With all the media frenzy that has surrounded the MPs expenses scandal in recent weeks, another scandal which hits people in the pocket seems to have gone almost unnoticed.
I am talking about the soaring prices of petrol and diesel, with a litre of unleaded on the forecourts of Taunton Deane mostly costing several pence over the £1 mark again.
There was a furore last year when prices were £1.20 and more per litre, and although they eventually dipped back into the 80ps, prices have since been steadily creeping back up.
This time, the hike in prices cannot be blamed on crude oil prices worldwide.
Fuel costs affect the pound in almost everybody’s pocket, whether they are filling up their own car or whether they are buying goods transported by lorry.
Of course, Gordon Brown’s Government is loving it because higher prices mean we are paying him more tax, so he is coining it in.
An incoming Conservative Government, however, would introduce a ‘Fair Fuel Stabiliser’ to stabilise petrol and diesel prices.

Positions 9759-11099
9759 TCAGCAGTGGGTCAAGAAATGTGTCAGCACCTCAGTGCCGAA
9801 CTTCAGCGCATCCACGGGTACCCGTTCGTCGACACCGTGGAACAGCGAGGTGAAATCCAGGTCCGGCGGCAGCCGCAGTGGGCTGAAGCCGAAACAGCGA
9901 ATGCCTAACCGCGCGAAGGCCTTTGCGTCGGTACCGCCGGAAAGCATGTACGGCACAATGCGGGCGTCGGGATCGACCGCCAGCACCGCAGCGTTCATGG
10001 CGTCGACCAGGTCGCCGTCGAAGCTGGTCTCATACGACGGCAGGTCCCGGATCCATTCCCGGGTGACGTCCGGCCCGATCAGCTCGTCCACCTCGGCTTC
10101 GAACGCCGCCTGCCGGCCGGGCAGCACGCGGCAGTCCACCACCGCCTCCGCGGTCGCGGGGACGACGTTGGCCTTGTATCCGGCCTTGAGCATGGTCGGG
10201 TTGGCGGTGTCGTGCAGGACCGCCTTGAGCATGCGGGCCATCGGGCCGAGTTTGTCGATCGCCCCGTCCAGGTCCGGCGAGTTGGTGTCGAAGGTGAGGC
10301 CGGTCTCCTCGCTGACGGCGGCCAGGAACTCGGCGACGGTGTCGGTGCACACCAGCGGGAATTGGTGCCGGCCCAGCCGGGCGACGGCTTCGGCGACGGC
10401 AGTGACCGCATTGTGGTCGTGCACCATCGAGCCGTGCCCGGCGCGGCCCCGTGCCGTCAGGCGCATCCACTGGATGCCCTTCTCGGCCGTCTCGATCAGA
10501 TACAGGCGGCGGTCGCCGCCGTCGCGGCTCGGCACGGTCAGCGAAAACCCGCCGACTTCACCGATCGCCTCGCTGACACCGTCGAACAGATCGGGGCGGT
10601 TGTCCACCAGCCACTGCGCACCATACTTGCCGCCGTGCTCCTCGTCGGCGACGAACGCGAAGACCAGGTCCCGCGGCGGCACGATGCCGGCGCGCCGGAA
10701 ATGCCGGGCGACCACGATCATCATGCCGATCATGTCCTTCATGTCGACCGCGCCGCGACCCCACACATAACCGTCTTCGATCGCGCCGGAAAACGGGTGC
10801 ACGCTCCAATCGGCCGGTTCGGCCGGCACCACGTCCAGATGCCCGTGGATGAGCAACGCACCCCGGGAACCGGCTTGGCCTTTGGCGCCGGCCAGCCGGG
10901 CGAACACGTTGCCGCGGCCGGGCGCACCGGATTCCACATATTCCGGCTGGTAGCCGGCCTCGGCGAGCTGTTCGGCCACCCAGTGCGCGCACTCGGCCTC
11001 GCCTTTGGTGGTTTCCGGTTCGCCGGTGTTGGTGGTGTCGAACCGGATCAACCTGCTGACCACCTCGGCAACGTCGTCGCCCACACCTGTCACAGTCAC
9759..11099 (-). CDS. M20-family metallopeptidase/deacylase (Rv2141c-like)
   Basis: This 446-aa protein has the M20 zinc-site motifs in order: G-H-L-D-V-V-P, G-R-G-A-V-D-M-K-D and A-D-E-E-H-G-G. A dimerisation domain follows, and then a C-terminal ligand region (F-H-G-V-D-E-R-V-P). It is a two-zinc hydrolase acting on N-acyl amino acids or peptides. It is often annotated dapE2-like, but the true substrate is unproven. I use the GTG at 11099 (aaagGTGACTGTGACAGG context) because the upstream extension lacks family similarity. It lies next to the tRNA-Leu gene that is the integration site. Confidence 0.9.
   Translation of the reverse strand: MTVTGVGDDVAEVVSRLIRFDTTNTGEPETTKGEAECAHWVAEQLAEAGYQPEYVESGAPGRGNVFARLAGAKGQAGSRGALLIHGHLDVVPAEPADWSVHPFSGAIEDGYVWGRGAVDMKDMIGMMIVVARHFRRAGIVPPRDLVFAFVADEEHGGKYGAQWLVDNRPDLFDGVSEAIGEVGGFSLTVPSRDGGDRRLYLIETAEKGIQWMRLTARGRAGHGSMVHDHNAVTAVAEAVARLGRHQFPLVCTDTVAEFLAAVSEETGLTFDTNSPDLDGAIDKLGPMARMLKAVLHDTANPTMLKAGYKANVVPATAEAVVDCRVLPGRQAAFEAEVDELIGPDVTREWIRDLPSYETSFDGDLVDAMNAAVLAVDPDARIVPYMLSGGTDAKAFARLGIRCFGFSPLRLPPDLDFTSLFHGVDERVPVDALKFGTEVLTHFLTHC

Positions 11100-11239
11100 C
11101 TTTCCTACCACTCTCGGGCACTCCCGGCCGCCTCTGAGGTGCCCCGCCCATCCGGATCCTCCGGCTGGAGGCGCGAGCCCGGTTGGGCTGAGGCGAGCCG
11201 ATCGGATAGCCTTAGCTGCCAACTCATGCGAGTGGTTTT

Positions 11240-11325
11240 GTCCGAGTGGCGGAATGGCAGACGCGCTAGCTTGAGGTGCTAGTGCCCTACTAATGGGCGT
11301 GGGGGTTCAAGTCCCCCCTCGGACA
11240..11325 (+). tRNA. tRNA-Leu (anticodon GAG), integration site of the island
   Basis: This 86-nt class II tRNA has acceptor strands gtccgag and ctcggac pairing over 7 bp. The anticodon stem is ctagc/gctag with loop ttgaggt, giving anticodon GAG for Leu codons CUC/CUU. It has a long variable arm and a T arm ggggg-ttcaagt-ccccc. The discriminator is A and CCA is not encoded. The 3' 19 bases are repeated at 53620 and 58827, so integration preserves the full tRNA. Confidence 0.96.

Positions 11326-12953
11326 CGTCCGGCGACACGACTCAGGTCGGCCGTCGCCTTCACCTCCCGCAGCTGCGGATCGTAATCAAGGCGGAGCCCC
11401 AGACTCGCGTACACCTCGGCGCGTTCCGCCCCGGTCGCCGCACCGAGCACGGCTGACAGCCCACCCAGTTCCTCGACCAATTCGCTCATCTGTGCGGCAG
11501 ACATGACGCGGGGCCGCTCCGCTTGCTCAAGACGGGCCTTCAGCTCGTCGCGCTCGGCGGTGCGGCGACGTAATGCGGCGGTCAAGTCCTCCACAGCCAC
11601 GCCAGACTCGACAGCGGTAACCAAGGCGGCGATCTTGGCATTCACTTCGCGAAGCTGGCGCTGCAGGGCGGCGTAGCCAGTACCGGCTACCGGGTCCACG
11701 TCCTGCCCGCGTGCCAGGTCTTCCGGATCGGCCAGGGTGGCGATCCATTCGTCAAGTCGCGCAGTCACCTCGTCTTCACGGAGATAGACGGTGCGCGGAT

This would make the Government ‘share the pain’ of oil price surges rather than netting a tax windfall.
We have the highest fuel tax in Europe, with nearly three-quarters of the soaring cost of petrol at the pumps now going straight to the Treasury.
A ‘Fair Fuel Stabiliser’ would reduce duty when fuel prices go up, and raise it when fuel prices go down, thereby making prices at the pumps more stable.
Governments should put money aside in the good times to help families when the cost of living is rising.
But instead, Gordon Brown believes in pushing up fuel prices every year by at least the rate of inflation, and on top of his fuel tax he also charges us VAT, so we pay a double tax.
The Conservatives’ ‘Fair Fuel Stabiliser’ is a commonsense plan to help families, bring stability to the public finances, and help the environment by making the price of carbon less volatile.
To find out more about how Conservatives would make fuel prices fairer, email me at mark@markformosa.
com or visit www.markformosa.com